Background: In New York State (NYS) invasive group A Streptococcus (iGAS) is a reportable disease. Necrotizing fasciitis (NF) and streptococcal toxic shock syndrome (STSS) are severe presentations of iGAS, associated with significant morbidity and mortality. However, these syndromes are not effectively captured through passive laboratory reliant surveillance systems, making it difficult to obtain accurate estimates.
Methods: Through the Emerging Infections Program collaboration between CDC and ten state health departments and academic partners, NYS Active Bacterial Core surveillance (ABCs) conducts active population-based surveillance for iGAS in 15 counties (pop 2.1 million). iGAS is defined as isolation of GAS from a normally sterile site, or from a wound specimen of a patient with NF or STSS. In contrast to passive surveillance, iGAS cases in ABCs counties receive extensive medical chart review to establish case classification as STSS or NF. To assess completeness of reporting of iGAS cases with NF and/or STSS, we compared incidence between 2007 and 2016 in ABCs counties to counties in the rest of the state (ROS; pop. 9.1 million) excluding NYC.
Results: Between 2007 to 2016, iGAS incidence rates increased by 46% and 53% in ABCs and ROS counties respectively, with consistently higher incidence in the ABCs catchment area (Figure 1). There are substantially lower proportions of iGAS cases with NF and STSS in ROS compared to ABCs counties (Figure 2). Among all iGAS cases, NF and STSS rates in ABCs compared to ROS counties are over four (9.2% and 2.2%) and eight times higher (10.6% and 1.3%) respectively. An estimated additional 376 cases of NF and/or STSS among iGAS cases (418% of reported) would be expected in ROS if rates of NF and/or STSS reported in ABCs counties are applied (Figure 3).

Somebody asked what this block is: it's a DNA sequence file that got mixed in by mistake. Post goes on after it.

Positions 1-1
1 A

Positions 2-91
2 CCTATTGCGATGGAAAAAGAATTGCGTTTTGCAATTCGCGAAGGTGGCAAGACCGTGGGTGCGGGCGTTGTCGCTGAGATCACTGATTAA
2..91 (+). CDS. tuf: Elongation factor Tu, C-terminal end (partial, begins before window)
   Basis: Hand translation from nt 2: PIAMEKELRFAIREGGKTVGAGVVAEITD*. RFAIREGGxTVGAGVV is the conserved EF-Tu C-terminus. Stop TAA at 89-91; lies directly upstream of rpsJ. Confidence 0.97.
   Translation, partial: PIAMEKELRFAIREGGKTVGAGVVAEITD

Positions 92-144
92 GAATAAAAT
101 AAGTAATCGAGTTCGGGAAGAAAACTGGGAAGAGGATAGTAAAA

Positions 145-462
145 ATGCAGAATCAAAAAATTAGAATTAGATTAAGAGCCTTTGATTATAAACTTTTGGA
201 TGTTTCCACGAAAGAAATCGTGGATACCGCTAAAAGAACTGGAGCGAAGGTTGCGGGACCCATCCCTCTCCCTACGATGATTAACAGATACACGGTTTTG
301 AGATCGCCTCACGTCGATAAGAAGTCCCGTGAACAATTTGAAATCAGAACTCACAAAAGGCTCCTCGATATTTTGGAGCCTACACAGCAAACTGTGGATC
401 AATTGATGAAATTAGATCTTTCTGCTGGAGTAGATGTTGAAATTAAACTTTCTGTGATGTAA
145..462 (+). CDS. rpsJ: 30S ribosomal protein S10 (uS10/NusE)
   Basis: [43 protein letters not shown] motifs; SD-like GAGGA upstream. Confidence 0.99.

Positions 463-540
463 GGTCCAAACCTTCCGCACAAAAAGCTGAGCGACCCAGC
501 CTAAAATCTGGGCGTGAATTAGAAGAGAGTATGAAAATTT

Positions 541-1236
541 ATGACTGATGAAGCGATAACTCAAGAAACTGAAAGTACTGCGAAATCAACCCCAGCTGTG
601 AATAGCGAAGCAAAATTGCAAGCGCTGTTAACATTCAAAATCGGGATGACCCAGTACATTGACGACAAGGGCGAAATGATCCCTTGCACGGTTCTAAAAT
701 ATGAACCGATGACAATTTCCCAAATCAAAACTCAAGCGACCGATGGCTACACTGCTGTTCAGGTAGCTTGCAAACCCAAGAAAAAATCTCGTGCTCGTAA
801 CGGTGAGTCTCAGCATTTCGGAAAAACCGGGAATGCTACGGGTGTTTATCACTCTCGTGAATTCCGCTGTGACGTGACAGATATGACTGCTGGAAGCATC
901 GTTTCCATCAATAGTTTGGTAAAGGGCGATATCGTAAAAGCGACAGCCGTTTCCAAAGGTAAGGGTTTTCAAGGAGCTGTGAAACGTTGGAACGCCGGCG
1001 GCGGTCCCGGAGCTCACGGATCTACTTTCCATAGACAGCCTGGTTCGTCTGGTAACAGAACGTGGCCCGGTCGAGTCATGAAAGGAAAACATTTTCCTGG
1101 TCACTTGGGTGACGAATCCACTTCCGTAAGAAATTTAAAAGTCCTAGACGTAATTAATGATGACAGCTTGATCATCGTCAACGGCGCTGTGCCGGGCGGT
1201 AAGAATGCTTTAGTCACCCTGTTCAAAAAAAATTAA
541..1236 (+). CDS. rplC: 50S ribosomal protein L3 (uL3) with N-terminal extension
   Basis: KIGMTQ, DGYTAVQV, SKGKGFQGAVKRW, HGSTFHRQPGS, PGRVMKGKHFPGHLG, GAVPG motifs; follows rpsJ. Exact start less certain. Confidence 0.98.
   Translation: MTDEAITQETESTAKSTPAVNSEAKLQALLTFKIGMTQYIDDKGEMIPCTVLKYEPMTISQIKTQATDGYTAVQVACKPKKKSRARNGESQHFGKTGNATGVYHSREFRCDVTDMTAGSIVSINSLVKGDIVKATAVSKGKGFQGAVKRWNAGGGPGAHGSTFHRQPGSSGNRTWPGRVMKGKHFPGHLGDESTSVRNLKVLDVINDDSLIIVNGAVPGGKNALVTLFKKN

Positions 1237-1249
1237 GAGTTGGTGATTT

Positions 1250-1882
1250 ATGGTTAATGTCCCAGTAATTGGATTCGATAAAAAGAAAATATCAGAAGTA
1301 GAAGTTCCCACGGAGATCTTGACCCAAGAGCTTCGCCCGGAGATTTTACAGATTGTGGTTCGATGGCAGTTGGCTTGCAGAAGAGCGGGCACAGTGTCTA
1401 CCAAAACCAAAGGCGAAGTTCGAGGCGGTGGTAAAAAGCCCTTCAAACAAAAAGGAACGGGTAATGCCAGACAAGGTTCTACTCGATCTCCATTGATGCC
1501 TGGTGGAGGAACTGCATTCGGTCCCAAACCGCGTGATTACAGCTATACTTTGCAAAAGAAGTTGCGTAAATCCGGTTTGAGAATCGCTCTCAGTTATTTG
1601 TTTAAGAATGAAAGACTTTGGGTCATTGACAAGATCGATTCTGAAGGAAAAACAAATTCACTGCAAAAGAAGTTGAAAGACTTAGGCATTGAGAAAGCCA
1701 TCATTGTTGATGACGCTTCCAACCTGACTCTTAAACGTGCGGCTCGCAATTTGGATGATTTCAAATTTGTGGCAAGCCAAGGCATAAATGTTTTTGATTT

Conclusion: Based on ABCs data, NF and STSS among iGAS cases represent a significant disease burden in contrast to substantially lower rates in the ROS. These data demonstrate the limitations of using passive surveillance systems, particularly when clinical information is essential for case classification in addition to lab-based data. These data show the critical importance of active surveillance, such as the ABCs, which can be used to provide more accurate national estimates.
J. V. Rowlands,
D. S. Blog, None
S. M. Zansky, None